In her work on the copyright debates facilitated by UNESCO in the 1960s, Eva Hemmungs Wirtén writes that in Africa, when those discussions started, there were “six titles per million inhabitants, only 20 of the 34 countries in the region producing books at all, and a per capita of one-thirtieth of one book per person per year.”6 Nevertheless, while African book production did not appear to be particularly considerable, it remained an important territory for overseas firms that saw potential for growth. They had already made arrangements that favored their continued involvement in local book production. Europe’s colonial holdings were automatically included in the internationally applicable Berne copyright convention, and then there was also the Traditional Market Agreement, which was put in place formally in 1947 but merely reflected existing practice. Signatories to this agreement, through which British publishers secured control over markets for English books in what they called their “traditional markets” (some seventy countries), did not give up any publication or distribution rights to American publishers. The agreement had the effect of dividing up global English-language book markets between Britain and the United States—a dominance that continues even now, long after the Traditional Market Agreement was abandoned in the 1970s.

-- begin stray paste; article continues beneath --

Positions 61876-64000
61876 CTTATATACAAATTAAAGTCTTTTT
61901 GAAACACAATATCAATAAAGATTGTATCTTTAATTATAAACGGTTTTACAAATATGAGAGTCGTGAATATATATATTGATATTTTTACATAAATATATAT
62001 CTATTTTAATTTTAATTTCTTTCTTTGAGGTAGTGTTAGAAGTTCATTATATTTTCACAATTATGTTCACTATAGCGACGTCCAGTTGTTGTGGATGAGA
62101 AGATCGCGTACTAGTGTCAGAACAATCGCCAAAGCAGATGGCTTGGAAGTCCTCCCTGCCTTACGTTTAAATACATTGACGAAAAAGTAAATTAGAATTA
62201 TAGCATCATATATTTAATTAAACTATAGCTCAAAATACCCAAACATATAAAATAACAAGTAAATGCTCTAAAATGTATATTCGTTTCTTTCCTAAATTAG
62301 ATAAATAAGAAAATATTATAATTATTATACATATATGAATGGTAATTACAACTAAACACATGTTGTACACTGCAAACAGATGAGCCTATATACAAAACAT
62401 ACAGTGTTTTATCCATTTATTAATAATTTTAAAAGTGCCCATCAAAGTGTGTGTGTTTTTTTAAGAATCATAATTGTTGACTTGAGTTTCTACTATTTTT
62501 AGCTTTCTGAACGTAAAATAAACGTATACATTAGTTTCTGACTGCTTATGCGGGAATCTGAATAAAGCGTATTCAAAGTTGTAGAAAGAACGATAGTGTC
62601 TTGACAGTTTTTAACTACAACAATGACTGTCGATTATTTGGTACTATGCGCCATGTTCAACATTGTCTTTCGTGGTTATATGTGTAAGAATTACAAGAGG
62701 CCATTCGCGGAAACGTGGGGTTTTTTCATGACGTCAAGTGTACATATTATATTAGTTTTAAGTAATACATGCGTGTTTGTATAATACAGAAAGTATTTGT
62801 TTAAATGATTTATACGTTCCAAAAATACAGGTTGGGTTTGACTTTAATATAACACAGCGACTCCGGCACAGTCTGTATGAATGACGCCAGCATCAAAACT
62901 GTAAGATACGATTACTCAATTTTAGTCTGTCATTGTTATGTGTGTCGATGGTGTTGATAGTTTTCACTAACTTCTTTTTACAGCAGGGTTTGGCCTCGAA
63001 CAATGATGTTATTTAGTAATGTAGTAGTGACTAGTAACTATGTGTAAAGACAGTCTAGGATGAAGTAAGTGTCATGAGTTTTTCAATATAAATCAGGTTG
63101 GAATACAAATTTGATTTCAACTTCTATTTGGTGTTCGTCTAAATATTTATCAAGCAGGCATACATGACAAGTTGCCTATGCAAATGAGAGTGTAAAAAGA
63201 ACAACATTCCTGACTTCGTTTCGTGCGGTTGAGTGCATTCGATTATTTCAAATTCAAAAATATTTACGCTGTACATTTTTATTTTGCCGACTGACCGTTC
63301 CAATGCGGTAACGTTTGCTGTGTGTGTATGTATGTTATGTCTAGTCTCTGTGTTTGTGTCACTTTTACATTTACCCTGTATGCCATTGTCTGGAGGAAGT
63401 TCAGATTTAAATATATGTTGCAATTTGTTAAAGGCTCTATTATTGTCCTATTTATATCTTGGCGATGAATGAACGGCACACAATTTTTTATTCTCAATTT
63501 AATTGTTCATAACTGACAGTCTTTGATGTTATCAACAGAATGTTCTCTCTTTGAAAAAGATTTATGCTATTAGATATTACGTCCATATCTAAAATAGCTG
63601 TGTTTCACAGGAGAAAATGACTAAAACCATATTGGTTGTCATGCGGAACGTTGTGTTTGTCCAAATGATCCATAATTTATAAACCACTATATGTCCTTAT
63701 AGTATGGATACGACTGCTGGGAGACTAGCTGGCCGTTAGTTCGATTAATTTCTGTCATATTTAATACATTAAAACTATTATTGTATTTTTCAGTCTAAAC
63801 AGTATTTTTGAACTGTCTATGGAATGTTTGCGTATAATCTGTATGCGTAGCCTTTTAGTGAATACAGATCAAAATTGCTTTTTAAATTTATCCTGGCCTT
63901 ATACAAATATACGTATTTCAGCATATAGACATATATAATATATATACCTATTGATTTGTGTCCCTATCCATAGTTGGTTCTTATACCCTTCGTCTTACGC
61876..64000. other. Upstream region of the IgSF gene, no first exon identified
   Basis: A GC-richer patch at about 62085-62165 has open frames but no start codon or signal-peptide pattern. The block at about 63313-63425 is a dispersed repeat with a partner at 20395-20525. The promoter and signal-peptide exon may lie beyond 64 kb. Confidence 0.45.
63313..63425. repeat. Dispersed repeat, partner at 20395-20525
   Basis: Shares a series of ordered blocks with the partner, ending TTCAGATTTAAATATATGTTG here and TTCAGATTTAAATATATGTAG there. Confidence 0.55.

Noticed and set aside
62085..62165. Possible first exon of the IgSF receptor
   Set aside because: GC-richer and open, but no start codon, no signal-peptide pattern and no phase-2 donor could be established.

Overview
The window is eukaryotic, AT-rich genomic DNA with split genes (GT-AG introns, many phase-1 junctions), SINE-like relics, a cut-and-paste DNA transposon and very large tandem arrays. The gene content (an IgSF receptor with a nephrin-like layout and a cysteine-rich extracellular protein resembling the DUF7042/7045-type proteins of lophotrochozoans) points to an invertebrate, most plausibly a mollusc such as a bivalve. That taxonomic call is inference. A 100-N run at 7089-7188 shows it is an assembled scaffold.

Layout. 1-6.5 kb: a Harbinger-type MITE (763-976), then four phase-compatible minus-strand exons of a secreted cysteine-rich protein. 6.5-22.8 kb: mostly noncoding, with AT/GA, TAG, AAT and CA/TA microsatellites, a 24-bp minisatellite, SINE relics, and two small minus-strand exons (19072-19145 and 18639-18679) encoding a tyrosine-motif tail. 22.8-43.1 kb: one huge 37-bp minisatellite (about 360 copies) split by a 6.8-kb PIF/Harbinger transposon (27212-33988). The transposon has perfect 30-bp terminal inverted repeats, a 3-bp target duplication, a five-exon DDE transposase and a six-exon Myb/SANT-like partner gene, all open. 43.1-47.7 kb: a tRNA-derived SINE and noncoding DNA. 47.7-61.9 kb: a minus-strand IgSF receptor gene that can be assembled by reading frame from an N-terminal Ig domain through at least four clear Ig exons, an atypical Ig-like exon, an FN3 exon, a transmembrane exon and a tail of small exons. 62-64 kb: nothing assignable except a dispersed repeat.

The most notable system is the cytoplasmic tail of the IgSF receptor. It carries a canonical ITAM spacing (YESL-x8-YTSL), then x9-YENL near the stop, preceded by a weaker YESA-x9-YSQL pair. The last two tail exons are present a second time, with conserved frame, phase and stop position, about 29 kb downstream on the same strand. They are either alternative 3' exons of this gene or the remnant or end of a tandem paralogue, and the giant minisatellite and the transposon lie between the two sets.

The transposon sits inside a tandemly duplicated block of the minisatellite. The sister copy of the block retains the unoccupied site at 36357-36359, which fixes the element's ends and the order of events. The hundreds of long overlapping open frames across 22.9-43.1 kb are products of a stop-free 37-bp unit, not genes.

1. UNESCO, “Copyright: A Lifeline.”

2. UNESCO, “Developing a National Strategy.”

3. UNESCO, “Copyright: A Lifeline.”

4. Ibid.

5. Bgoya and Jay, “Publishing in Africa,” 4.

6. Wirtén, Cosmopolitan Copyright, 62.